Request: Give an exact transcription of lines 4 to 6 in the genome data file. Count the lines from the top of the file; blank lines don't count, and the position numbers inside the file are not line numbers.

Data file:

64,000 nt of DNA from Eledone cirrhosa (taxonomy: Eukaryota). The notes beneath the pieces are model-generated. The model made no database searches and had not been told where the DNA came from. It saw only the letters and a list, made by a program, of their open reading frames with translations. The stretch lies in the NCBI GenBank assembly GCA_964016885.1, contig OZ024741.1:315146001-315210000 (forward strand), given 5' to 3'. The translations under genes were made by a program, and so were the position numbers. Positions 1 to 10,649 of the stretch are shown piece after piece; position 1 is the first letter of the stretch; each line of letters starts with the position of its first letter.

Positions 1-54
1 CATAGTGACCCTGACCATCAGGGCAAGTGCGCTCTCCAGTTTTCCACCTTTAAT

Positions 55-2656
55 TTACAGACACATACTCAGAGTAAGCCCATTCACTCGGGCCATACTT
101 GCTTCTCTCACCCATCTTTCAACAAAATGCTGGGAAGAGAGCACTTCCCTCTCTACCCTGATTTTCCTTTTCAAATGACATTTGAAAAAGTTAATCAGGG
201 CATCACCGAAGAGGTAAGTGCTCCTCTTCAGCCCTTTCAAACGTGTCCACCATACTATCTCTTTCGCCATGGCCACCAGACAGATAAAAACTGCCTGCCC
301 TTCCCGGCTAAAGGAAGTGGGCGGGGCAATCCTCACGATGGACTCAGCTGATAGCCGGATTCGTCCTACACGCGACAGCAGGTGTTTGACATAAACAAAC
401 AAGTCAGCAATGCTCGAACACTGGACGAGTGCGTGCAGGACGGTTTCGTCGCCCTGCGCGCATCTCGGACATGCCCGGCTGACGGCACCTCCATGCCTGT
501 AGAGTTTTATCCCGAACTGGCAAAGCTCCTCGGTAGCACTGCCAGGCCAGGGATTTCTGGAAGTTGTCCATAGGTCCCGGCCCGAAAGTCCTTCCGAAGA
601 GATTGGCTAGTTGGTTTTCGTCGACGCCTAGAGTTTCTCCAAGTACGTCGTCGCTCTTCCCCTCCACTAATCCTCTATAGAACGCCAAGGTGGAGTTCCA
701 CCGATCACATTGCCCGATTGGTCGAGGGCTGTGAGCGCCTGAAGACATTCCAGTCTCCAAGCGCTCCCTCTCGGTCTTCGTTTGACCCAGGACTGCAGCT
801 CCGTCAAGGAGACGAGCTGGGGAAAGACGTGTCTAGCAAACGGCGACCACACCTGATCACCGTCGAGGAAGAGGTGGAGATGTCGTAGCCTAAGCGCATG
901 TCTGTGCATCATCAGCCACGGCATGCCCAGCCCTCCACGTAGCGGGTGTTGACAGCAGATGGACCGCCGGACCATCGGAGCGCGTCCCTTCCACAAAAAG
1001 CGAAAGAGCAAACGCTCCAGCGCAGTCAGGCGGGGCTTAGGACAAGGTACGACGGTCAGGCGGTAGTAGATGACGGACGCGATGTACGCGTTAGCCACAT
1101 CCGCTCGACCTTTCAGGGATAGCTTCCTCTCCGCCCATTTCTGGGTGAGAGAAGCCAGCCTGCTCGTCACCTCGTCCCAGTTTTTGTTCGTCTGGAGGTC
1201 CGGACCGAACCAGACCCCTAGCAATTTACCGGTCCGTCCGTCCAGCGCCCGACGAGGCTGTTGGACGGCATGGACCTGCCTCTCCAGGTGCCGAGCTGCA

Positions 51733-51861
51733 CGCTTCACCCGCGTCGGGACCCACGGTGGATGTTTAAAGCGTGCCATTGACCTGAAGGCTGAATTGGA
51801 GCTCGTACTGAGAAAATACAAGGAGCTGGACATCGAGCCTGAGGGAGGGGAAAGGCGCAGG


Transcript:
Positions 55-2656
55 TTACAGACACATACTCAGAGTAAGCCCATTCACTCGGGCCATACTT
101 GCTTCTCTCACCCATCTTTCAACAAAATGCTGGGAAGAGAGCACTTCCCTCTCTACCCTGATTTTCCTTTTCAAATGACATTTGAAAAAGTTAATCAGGG